"Why not just play your mandolin?", you might ask. Well, I'm intrigued by exploring the tonal nuances of a slightly bigger body in mandolin tuning. Plus I just find mandola scale lengths more comfortable to play than mandolin. I've never done this before, so any advice is appreciated.

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    Default Re: Mandola to Mandolin Tuning?

    Quote Originally Posted by bratsche View Post
    Okay, I want to try tuning my Big Muddy mandola (15.5" scale) as a mandolin, just to satisfy curiosity. (It's not like I don't have several other mandolas normally tuned!)

    Would I be better off getting .009 gauge E strings or .008 gauge? I play with a pretty light touch, never chop or strum, and have never broken a string while playing.....I'm going to move the Thomastiks over, dropping the C strings and adding an E course, and wonder which will sound best and not break easily. Or will I have to sacrifice sound for non-breakage by using the lighter .008 gauge?....l've never done this before, so any advice is appreciated.

    bratsche
    I just restrung my mandola-lin a couple nights back. Nut to bridge is 16.5". I used .009's on the E's. I have used .010's before, and broke one on a particularly spirited St. Patrick's night gig. I don't think you'll have a problem with .009's on a 15.5" scale at all. I think you could use .010's but I would check the tension calculator first.

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    Default Re: Mandola to Mandolin Tuning?

    Thanks, Mandobart. This mandola was strung with mandolin strings when I got it, but I couldn't bring whatever E strings were on it up to pitch, and they broke. I changed it to mandola strings after that. Wish I'd thought to ask the seller what stirings those were. I guess I'll try ordering the .009 gauges. I wish I could get them to mix 1/2 dozen .009 and 1/2 dozen .010. LOL I don't have any mandolin E strings on hand, other than in full Thomastik sets.

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    Default Re: Mandola to Mandolin Tuning?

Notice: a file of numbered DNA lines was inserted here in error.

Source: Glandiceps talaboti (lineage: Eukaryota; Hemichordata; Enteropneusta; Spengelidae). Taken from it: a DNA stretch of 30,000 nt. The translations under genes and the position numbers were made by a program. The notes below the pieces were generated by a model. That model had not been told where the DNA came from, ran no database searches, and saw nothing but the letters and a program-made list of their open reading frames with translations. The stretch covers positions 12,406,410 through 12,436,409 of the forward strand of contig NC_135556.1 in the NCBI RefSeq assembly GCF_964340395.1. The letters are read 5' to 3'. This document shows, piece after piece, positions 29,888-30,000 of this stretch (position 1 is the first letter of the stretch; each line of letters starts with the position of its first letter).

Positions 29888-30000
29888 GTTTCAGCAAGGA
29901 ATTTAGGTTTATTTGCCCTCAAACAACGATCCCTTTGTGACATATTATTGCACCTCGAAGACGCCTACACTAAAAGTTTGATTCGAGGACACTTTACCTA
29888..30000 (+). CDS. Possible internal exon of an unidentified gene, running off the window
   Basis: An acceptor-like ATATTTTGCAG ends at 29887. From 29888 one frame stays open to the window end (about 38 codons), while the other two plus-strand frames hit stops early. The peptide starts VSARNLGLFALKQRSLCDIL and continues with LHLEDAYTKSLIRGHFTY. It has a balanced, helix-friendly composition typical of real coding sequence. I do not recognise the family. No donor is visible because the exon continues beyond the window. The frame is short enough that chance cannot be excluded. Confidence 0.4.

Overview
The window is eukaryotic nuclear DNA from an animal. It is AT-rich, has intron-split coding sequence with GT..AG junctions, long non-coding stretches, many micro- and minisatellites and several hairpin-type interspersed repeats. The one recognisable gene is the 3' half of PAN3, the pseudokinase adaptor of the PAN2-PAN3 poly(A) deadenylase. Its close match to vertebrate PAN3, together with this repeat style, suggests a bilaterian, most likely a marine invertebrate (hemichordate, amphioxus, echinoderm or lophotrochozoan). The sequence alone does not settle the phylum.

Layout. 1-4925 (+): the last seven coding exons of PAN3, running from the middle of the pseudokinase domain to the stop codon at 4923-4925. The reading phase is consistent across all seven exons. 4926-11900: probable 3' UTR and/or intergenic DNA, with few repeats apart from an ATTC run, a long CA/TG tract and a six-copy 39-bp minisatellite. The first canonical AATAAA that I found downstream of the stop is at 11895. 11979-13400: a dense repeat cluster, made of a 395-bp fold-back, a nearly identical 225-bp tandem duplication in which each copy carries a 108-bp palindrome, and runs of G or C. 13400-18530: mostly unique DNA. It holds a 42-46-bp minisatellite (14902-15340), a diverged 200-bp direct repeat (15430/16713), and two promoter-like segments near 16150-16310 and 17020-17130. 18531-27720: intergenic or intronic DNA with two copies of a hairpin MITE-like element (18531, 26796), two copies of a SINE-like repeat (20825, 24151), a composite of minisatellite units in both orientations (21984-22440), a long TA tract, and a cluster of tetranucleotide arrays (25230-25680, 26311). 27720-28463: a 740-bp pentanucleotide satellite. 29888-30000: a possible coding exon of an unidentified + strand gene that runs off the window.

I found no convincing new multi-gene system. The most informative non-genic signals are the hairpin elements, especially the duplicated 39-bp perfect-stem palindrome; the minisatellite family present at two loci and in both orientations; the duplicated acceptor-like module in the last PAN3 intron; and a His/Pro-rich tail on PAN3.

Learn to love the Viola CGDA.. you can use tenor banjo charts too..
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    Default Re: Mandola to Mandolin Tuning?

    Just in general, guitar strings break around the pitch G#4 at a scale length of 25.5". It doesn't matter if they are thinner (less tension needed, but weaker because they are thinner) or thicker (stronger because they are thicker, but correspondingly greater tension needed because they are thicker). It might not break immediately if care is taken when tuning, but it probably has a lifespan of only a few hours of use.

    Extending that to mandolin, a string of scale length 15.2" will break at a mandolin's E5 in the same way.
    Playing a no-point 14-fret-to-the-body oval-hole with scroll, a Flatiron 1SH mandola (original owner), a McNally Ukulele Strumstick in CGDA mandola tuning, a McNally 4-string Chromatic Strumstick in GDAE octave mandolin tuning, and rocking my six-course, unison-tuned 12-string Ovation mandophone/extended cittern in CGDAEB Full Fifths Tuning...

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    Default Re: Mandola to Mandolin Tuning?

    Quote Originally Posted by Explorer View Post
    Just in general, guitar strings break around the pitch G#4 at a scale length of 25.5". It doesn't matter if they are thinner (less tension needed, but weaker because they are thinner) or thicker (stronger because they are thicker, but correspondingly greater tension needed because they are thicker). It might not break immediately if care is taken when tuning, but it probably has a lifespan of only a few hours of use.

    Extending that to mandolin, a string of scale length 15.2" will break at a mandolin's E5 in the same way.
    Simply not true. I've had my 16.5", 10 string mandola-lin for many years, with .010, .0095 and .009 inch E's (E5, e'', 659.25 Hz). All have lasted many hours of playing time. Only had a string break once, a .010" E. Likewise I have two 16.5", 5 string violas with E strings tuned to E5, e'', 659.25 Hz that I've owned and played for several years, with never a broken string. Just last summer I received my 10 string, 16.5" hardanger viola with an E tuned to E5, e'', 659.25 Hz. No broken strings yet either. You can theorize all day and post whatever you want. I have actual experience playing these instruments.